Share this article

print logo

Slow down and anticipate when driving on slick roads

Dear Car Fix: The weather hasn't changed yet, but I'm a little worried about driving this winter. I usually spend winters in Florida and I'm here this year. Can you give me a few tips?

-- M.J., Newstead

Dear M.J.: Heavy rain, snow, sleet and ice can create a whole new world on the road than what most are used to driving on. Review these tips before you head out on those slippery roads.

*Adjust your speed to the current conditions. When driving in challenging conditions, slow down. Decreasing speed will allow more time to respond when a difficult situation occurs.

*Anticipate difficult situations. Studies have shown that 80 percent of all accidents could be prevented with only one more second to react. This one second can be gained by looking far enough ahead to identify problems before becoming a part of them.

*Use grip effectively. When roads are slippery, always brake in a straight line before the curve in the road. Taking your foot off the brake before steering into the corner allows you to use the entire grip available for steering. Don't accelerate until the steering wheel is straight.

*Drive with headlights on. Whenever daytime visibility is less than clear, be sure to turn on headlights. Remember this rule of thumb: wipers on, lights on. When traveling in snowy weather, remember to regularly clear tail lights, turn signal lights and headlamps.

*Anti-lock brakes can't perform miracles. Although ABS braking systems offer the ability to brake and steer, they are limited by the grip available on the road and the type of tires on your vehicle. If you're driving too fast into a corner and try to brake, even ABS won't keep you on the road.

*Driving at night. Leave headlamps on low beam when driving in snow or fog. This will minimize reflection and glare, improve visibility and help reduce eye fatigue.

*Wear quality sunglasses. Good-quality sunglasses help highlight changes in the terrain and road surface even in low visibility conditions. Polarized lenses are your best choice.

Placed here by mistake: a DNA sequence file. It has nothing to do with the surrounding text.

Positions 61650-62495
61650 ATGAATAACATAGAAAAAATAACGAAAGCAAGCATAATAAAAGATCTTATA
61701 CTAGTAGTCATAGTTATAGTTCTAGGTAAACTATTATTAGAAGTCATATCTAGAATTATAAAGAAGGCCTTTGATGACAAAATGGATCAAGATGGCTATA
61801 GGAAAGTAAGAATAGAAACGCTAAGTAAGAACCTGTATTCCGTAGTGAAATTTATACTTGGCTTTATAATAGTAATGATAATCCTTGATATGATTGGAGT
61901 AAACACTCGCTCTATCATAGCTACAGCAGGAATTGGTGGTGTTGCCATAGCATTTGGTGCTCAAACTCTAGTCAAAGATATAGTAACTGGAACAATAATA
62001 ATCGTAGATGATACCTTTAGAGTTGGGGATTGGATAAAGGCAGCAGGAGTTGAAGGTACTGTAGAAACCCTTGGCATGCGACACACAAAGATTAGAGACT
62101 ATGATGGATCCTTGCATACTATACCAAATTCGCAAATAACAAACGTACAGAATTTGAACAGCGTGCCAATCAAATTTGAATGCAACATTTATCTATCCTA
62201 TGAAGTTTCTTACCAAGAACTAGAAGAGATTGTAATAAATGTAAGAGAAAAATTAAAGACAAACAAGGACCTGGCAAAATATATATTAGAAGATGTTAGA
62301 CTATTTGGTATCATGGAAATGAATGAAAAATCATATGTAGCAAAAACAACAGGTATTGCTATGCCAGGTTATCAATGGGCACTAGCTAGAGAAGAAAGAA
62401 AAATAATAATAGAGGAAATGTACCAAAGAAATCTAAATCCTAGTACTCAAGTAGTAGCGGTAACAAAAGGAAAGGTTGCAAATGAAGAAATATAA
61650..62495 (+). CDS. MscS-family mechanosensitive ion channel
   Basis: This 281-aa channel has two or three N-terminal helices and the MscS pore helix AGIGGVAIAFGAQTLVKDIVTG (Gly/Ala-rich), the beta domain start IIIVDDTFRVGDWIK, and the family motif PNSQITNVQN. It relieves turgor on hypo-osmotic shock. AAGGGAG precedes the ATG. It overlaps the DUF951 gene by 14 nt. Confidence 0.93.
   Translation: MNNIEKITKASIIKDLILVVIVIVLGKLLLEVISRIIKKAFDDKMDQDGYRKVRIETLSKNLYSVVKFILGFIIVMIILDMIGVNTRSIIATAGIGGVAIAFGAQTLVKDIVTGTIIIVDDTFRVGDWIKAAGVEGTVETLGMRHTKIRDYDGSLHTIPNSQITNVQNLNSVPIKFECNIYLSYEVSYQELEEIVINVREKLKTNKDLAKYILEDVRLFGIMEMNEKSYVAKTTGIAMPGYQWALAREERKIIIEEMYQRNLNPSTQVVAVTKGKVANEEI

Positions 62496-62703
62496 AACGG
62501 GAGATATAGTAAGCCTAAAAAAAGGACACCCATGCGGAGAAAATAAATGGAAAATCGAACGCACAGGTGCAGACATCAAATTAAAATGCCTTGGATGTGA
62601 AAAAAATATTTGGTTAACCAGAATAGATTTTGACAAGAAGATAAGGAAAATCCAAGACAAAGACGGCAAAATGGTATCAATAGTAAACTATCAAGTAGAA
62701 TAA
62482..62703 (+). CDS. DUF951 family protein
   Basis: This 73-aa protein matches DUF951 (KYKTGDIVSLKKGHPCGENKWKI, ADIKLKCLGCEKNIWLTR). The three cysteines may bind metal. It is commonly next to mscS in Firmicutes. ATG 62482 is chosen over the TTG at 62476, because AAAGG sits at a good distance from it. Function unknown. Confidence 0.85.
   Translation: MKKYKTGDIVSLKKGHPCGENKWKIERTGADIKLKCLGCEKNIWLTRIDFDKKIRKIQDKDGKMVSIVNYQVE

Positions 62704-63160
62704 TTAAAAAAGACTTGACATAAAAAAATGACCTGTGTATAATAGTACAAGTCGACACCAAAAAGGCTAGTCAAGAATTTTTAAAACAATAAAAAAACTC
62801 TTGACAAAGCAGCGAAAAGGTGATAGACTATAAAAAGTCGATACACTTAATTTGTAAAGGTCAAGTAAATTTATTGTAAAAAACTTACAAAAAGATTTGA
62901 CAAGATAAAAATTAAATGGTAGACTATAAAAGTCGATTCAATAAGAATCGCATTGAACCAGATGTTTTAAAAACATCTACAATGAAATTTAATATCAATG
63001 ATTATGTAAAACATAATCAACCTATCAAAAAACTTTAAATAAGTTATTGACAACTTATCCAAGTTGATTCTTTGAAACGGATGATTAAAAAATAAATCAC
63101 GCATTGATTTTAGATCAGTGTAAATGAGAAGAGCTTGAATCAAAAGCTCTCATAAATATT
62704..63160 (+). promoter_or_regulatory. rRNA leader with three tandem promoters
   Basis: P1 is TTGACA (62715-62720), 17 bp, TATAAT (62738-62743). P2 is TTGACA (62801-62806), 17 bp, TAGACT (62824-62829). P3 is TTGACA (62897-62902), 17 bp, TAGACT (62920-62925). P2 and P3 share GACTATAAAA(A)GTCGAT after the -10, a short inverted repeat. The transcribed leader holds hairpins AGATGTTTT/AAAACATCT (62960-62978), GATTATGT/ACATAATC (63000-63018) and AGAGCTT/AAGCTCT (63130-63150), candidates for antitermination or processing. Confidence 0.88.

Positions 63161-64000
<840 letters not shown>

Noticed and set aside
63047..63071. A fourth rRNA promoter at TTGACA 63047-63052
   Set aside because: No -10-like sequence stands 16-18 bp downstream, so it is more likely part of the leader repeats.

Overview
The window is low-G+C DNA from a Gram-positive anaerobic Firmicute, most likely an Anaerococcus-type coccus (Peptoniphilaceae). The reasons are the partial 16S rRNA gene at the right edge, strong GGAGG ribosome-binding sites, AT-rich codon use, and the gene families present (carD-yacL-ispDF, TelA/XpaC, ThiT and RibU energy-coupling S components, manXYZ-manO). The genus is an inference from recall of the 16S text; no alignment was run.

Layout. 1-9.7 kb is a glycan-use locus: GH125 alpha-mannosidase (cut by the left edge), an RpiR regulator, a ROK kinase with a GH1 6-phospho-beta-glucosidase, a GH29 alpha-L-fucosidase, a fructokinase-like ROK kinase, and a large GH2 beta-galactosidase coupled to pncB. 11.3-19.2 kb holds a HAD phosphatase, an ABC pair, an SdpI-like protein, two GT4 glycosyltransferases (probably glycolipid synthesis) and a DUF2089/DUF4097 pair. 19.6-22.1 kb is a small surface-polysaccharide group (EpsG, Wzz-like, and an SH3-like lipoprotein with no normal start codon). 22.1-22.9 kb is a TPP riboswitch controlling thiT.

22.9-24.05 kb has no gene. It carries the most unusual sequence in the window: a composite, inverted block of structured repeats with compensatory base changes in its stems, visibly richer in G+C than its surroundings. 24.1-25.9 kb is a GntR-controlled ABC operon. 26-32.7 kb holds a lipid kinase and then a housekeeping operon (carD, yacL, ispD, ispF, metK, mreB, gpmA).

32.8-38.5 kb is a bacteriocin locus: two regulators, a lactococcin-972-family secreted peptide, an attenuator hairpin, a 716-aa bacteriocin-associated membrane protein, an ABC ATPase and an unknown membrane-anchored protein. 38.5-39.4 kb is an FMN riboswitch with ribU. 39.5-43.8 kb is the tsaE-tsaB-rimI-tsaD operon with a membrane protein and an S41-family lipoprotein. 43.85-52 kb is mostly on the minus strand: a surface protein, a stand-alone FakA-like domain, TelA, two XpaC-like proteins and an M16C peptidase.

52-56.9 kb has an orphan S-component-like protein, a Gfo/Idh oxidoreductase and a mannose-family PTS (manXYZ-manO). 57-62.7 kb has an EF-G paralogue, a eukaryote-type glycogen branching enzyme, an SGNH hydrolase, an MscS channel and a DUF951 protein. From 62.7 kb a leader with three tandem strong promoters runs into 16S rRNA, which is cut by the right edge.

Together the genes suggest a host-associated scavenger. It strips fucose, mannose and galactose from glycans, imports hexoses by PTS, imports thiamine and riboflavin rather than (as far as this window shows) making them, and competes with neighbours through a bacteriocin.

Remember to add a snow brush, ice scraper and hand warmers plus some extra winter clothes to your trunk and you should be fine.


Dear Car Fix: I just saw the new KIA Rio-5. It's really cute. What are your thoughts before I rush out and buy one?

-- C.L., Williamsville

Dear C.L.: The 2012 KIA Rio-5 is a value-packed car that is best described as the "new cool."

It gets great fuel economy, 30 mpg city/40 highway, with a 1.6L GDI engine/138 horsepower (or a 2.0L aluminum engine/164 horsepower).

This little economy car comes with a six-speed automatic or six-speed manual transmission with two overdrive gears for better fuel economy. Prices start at $16,500.

I test-drove the KIA Rio-5 through Austin, Texas. Austin's mix of country roads and city driving conditions was the perfect chance to showcase the "new cool" ride from KIA.

The five-seater, midsize compact was fun to drive and attracted plenty of attention due to its new front-end, hood and LED headlights and tail lights. It has an appealing new muscular look.

"Idle stop and go" improves fuel economy with ISG that turns the engine on and off. When you stop, it stops, when you go, it goes -- seamlessly.

Standard equipment included push-button start with smart key; low rolling resistant tires; vehicle stability management; premium look with soft-touch interior; adjustable arm rest; toggle switches inspired by airplanes; power folding mirrors; and rear spoiler and front spoiler.

Standard safety on the KIA Rio-5: front and side curtain air bags, anti-lock brakes, traction and stability control.

They offer optional 15-, 16- and 18-inch alloy wheels; backup camera; and UVO infotainment and navigation systems.

The KIA Rio-5 competes with Ford Fiesta, Chevy Sonic, Nissan Versa and Honda Fit.

I really liked the new distinctive design. It had lots of head and leg room with plenty of versatile cargo area. The UVO infotainment system plus the Infinity 350-watt sound system was a nice upgrade if your budget allows. However, the 10-year/100,000-mile warranty really helps sell KIAs and Hyundais to most customers.

There were a few dislikes: The back seat is tight for adults, and the steering wanders a bit at high speeds.

Remember, when shopping for a new car, test drive as many vehicles as you can to find one that's best for you.